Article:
Official Apologies

In a move designed to increase the degree of accountability to its 'customers', the UK's National Health Service has recently created a new executive position. In the hope of finding out what this may mean for patients, we went along to interview the man at the centre of this initiative, Gerry Crumb - the NHS's new Head of Official Apologies.

UNIVERSITY OF THE BLEEDING OBVIOUS: Official Apologies - it sounds intriguing. Perhaps you could begin by outlining the responsibilities of your role?

GERRY CRUMB: Certainly, I can. It's a very exciting and challenging position. And rewarding - oh yes, it's definitely rewarding. Basically, it is my job to take the blame for everything that goes wrong throughout the NHS. I performed a similar role when I worked at the Foreign Office.

UBO: You take the blame for everything?

GERRY CRUMB: Absolutely: everything and anything. Every single mishap and mistake that occurs in any hospital, surgery or other NHS facility will henceforth be my fault.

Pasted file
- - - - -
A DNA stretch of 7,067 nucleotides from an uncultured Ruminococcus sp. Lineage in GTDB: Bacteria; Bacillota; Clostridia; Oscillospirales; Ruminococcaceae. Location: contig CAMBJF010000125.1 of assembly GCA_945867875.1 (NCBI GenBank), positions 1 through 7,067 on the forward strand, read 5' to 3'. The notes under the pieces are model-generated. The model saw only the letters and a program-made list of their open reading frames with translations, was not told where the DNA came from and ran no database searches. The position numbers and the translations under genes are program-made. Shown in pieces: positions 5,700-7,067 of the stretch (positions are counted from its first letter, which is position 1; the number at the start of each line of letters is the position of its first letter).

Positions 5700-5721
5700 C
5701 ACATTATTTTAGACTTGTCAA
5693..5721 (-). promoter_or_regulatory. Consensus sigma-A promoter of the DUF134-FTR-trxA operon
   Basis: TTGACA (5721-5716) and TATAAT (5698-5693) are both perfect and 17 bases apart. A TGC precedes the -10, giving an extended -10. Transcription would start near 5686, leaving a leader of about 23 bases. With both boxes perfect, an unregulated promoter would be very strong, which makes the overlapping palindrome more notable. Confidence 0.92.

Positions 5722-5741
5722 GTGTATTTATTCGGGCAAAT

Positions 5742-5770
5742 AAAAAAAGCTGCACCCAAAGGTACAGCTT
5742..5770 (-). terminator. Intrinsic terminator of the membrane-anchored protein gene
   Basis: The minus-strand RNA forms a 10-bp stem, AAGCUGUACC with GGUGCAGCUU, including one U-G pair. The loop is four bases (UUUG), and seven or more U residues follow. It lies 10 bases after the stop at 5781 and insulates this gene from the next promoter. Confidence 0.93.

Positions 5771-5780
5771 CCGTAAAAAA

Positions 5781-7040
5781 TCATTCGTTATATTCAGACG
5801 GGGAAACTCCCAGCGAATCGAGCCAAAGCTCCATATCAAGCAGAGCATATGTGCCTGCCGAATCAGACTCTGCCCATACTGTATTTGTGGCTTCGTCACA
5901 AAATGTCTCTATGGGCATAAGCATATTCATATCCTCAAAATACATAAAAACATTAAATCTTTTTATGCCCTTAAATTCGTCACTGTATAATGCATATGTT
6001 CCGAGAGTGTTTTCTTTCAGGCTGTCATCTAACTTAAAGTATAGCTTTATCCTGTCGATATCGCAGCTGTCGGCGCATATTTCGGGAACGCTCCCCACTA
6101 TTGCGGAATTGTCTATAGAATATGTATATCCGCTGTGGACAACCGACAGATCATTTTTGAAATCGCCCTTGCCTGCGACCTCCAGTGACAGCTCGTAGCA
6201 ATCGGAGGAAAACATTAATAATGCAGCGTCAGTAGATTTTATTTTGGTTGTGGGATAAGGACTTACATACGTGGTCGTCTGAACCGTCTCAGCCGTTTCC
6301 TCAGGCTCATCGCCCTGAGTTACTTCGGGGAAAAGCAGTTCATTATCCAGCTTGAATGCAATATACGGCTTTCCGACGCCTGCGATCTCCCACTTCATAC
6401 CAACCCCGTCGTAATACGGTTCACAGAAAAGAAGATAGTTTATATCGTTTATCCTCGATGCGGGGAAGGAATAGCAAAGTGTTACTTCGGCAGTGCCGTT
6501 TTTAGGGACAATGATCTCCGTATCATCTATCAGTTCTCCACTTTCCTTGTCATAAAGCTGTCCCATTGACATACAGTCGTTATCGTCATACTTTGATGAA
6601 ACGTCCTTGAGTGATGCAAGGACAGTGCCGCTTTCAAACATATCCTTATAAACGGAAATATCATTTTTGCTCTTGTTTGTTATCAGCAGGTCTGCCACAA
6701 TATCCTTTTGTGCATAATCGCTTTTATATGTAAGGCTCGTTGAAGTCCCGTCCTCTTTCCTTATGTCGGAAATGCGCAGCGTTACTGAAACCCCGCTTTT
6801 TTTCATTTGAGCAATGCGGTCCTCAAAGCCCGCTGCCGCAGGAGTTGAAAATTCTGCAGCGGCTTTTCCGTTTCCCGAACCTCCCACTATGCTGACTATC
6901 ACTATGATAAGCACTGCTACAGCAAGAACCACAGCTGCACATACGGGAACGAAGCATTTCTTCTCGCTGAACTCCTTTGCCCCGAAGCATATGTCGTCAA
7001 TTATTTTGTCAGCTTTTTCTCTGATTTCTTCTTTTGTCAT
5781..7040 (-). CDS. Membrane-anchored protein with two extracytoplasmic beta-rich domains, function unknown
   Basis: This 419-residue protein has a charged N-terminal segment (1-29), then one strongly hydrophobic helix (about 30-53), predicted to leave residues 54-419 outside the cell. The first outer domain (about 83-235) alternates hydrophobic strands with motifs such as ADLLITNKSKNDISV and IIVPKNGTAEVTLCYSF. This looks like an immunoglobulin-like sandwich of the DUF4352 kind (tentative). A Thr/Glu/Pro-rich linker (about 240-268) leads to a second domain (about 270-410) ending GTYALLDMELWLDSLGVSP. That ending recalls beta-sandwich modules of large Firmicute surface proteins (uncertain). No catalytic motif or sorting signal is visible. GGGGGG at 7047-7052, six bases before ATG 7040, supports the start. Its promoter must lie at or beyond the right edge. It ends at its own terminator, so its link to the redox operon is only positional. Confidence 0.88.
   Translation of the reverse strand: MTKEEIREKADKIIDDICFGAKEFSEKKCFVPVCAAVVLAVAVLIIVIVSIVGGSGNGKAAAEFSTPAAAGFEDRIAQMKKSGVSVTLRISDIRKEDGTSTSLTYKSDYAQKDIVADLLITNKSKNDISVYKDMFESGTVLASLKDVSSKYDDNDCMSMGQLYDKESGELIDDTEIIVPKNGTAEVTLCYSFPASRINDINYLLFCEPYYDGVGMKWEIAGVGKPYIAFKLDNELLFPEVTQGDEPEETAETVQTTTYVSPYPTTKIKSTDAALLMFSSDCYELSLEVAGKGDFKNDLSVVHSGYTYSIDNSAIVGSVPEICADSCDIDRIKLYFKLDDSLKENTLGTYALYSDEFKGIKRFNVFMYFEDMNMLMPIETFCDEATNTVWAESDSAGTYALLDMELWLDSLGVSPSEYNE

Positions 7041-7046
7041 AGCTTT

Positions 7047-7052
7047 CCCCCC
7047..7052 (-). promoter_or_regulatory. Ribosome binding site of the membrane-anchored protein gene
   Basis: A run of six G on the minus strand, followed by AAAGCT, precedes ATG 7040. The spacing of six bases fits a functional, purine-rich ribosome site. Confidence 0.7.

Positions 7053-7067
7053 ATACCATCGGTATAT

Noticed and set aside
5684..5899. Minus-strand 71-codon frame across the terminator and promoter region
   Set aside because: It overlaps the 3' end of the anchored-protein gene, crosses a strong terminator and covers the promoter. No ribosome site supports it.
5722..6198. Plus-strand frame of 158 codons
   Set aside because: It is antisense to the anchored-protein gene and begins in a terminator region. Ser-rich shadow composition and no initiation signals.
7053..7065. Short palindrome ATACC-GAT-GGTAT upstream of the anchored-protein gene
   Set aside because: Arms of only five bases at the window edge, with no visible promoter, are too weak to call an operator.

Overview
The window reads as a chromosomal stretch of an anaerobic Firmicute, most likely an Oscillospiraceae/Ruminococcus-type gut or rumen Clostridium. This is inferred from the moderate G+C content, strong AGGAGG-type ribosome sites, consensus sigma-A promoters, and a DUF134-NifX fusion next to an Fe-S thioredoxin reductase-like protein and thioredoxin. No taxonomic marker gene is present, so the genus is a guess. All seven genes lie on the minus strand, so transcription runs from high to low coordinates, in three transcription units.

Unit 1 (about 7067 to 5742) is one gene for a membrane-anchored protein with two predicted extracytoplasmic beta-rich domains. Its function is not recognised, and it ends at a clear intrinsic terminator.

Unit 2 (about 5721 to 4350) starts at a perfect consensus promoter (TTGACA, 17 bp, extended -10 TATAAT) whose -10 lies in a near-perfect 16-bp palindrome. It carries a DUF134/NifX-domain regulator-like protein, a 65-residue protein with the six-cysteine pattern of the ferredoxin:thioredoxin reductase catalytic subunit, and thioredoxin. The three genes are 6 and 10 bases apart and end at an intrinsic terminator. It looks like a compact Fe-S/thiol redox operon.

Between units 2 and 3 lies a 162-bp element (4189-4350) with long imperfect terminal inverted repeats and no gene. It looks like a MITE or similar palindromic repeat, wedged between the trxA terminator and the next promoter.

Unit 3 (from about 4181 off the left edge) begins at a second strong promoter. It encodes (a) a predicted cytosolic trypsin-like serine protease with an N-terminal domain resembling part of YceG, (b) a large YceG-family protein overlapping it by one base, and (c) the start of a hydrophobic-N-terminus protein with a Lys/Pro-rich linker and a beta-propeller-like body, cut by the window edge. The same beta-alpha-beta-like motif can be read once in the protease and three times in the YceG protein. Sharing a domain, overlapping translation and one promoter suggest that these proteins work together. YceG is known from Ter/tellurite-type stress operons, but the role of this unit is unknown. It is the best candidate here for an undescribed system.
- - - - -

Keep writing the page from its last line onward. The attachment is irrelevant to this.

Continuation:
UBO: I'm not sure I understand. Are you suggesting that it is your job to go out and deliberately make mistakes? Or have I got it wrong?

GERRY CRUMB: Sorry, my fault for not making myself clear. You see, the Government has realised that no matter what precautions they take, or what procedures they put in place, mistakes are going to be made. And inevitably, when those mistakes happen the first thing people will want to do is find someone to blame. Well, up until now the public has traditionally blamed the doctors, or the nurses, or the board of governors, or whomever. Obviously, these people have enough to contend with, without being put through hoops every time they get it a bit wrong. In fact, it's just this sort of pressure than can lead to them making further mistakes.

UBO: And this is where you come in?

GERRY CRUMB: Exactly. Whenever a doctor hacks off the wrong leg, or a nurse administers the wrong drug it's up to me to step into the breach and take the blame.

UBO: Just you?

GERRY CRUMB: Just me, yes. I have a secretary, but it's not within her remit to accept responsibility for anything.